Area clergy were asked to share — from a spiritual perspective — a reflection on Labor Day. Their responses ranged from a mini lesson in Hebrew, to words from Pope John Paul II, the Apostles and even Flip Wilson.
The Labor Day message came early for the Jewish Congregation of Marco Island as they concentrate on the preparation for the High Holy Days.
Rabbi Edward Maline’s Aug. 23 message focused on the spiritual perspective on Labor Day. He reminded his congregation that Labor Day is not really a time for end-of-summer celebrations, barbecues and cookouts, sales in department stores but a time to reflect on the value of labor and its contribution to society.
The Hebrew word for labor “Avodah” also means worship.
“When we labor, no matter what we do, we indeed worship God — laborers, professionals, doctors, lawyers, clergy, teachers, whatever we do whatever our tasks that we perform, whatever our calling and or labor choice we are contributing to our society, our nation and the world and participating in the unfolding of the process of creation. Work seen from this spiritual perspective is not toil, drudgery, but an act of worship from the Jewish point of view.”
He urged everyone to pause on Labor Day to honor all those who participate in this awesome task.
For the past eight years St. Mark’s Episcopal Church has incorporated a special blessing for labor and leisure activities into the Sunday worship service before Labor Day. Parishioners are asked to bring a symbol of how they use the time that God has given them to church where they are laid on the altar for a blessing.
“We offer up our prayers on all national holidays,” said the Rev. Dr. Kyle Bennett, St. Mark’s rector in a phone interview. The church will also pray for those seeking jobs.
He has performed a special Labor Day blessing throughout his 18 years of ministry.
“It’s another opportunity to have grateful hearts and to give thanks.”
However, he noted there are more golf clubs and tennis rackets than hammers and other tools on Marco than there were in Mississippi where he began his ministry.
San Marco Catholic Church’s Parochial Vicar the Rev. Russell Ruggiero shared a quote via email from Pope John Paul II’s 1981 encyclical “On Human Work”:
“Work is a good thing for (the human person) — a good thing for (one’s) humanity — because through work (a person) not only transforms nature, adapting it to (one’s) own needs, but (one) also achieves fulfillment as a human being and indeed, in a sense, becomes ‘more a human being.’ ”
The Roman Catholic Church, beginning with Pope Leo XIII’s 1891 “Rights and Duties of Capital and Labor,” has been involved with the rights of employees and employers and the dignity and respect of a person’s work.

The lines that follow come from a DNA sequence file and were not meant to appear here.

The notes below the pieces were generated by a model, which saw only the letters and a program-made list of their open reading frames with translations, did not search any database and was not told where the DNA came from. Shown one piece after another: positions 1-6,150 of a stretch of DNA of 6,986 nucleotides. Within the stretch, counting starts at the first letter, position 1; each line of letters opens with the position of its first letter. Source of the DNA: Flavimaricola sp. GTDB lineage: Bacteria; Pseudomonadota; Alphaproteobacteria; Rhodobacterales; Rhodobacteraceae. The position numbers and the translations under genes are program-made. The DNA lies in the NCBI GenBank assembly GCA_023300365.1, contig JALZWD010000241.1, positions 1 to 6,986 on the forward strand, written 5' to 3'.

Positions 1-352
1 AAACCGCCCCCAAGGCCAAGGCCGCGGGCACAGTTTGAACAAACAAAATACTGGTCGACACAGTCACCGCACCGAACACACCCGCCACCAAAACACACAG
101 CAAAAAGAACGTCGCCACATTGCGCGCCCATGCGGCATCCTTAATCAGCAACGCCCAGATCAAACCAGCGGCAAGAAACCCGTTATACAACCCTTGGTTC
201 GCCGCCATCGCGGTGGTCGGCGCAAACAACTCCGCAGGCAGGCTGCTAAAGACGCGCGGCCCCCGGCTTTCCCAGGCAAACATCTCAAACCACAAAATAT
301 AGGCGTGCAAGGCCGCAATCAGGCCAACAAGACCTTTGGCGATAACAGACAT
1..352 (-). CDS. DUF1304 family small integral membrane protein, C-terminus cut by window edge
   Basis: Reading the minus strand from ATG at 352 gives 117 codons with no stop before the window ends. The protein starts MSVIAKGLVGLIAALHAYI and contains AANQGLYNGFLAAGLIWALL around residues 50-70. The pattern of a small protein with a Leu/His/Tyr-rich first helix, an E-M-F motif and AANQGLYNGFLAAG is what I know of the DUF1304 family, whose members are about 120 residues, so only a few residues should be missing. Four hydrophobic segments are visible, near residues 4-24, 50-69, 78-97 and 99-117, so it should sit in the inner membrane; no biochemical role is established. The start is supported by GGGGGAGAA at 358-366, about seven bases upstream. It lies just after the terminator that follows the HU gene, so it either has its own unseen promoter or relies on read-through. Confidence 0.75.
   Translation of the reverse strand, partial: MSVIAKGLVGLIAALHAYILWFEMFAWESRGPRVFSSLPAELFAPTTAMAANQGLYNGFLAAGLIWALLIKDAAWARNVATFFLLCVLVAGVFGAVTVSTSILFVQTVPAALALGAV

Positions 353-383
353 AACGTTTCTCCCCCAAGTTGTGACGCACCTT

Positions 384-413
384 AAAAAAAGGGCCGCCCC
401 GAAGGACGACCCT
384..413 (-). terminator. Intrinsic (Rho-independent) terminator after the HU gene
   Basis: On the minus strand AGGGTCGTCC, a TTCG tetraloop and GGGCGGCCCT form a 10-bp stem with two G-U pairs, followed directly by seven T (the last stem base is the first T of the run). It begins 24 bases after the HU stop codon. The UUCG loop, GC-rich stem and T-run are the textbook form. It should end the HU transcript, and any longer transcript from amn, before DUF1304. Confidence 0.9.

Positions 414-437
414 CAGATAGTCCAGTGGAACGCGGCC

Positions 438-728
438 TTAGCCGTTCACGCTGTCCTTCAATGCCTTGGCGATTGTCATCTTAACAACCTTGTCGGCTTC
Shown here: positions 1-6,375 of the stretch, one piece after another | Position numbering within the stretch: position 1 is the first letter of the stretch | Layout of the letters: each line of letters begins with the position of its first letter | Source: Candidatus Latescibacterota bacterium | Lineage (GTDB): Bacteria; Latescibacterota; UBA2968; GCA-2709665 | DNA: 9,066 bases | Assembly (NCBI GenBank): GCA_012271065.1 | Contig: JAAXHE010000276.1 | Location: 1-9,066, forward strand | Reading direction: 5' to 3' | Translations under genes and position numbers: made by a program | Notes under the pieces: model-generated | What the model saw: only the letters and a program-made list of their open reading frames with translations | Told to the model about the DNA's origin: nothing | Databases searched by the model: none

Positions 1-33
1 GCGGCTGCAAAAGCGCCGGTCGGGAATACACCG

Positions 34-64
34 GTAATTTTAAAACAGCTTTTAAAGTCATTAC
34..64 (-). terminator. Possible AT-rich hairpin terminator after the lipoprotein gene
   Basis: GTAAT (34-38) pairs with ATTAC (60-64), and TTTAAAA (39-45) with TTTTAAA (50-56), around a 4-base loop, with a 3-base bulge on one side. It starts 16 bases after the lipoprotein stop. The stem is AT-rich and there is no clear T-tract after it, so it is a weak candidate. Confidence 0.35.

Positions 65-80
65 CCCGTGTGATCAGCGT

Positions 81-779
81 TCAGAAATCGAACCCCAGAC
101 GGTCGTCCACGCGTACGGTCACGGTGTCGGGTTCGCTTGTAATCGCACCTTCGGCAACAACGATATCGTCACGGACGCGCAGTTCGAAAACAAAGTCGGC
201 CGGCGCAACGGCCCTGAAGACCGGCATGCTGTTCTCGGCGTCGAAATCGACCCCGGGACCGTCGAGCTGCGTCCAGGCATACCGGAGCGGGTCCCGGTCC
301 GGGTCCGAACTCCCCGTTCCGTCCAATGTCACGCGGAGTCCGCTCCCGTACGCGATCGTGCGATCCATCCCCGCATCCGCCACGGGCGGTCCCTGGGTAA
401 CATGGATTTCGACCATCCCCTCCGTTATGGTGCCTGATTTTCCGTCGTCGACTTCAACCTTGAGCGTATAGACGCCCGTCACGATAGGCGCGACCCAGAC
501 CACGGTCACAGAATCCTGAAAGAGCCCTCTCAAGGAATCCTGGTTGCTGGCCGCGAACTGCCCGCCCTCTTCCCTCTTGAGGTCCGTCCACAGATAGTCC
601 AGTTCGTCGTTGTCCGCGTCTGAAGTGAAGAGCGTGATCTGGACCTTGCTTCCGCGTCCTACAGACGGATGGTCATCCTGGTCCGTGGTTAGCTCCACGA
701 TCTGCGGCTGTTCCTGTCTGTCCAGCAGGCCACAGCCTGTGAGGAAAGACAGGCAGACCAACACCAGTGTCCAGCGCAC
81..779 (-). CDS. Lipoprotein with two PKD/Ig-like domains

The Church has taken Christ Jesus’ gospel message to every dimension of life, including the ability and need to work. The Church’s teachings on social justice issues such as economics, just wages for labor, and the need for countries and their leaders to implement labor markets that are fair to all people, especially the poor and the working poor, illustrate the Church’s respect for all people to express themselves, even in their work.
“Work is more than a means of provision,” wrote Ruggiero.“It is another way in which the human person lives out her/his image and likeness of God by being a steward and co-creator and caretaker of God’s creation and building a society that honors the values of God’s kingdom.”
We also received, via email, the following from New Life Community’s Pastor Thomas McCulley:“Flip Wilson’s excuse, ‘The Devil made me do it,’ never convinced anybody that he wasn’t guilty.”
However at the other end of the behavioral spectrum, he mused,“What does God make people do?” The current state of the world proves that the answer is not much. But God does want us to do a great deal, as the Apostle Peter attests: “Make every effort to add to your faith goodness; and to goodness, knowledge; and to knowledge, self-control; and to self-control, perseverance; and to perseverance, godliness; and to godliness, brotherly kindness; and to brotherly kindness, love.”
That doesn’t just sound like work it sounds like hard labor.
He also thanked God for the Apostle Paul’s letter to the Philippians where there is a division of labor: “for it is God who works in you”
“The Devil will try to stop us from discovering that whenever we labor in God’s will, God will labor within us too,” he concluded.“Every day should be this kind of Labor Day.”
Capri Christian Church’s Pastor Curt Ayers reflected on Ephesians 4:28: “He who has been stealing must steal no longer, but must work, doing something useful with his own hands, that he may have something to share with those in need”
“We were built by God to work using our abilities and talents to provide for our families and to help others,” wrote Ayers in a message. When individuals are prevented from working to provide for those they love, they can lose their self-respect and sense of accomplishment. People may have bare necessities provided by government or others but they don’t experience the satisfaction that comes from working hard and bringing home a paycheck.
“I know from my own experience there is great joy in working and helping others,” he wrote.“You were made by God to work and to share with others. Maybe it’s time we re-examine our attitude toward work.”
Have a restful but inspiring Labor Day.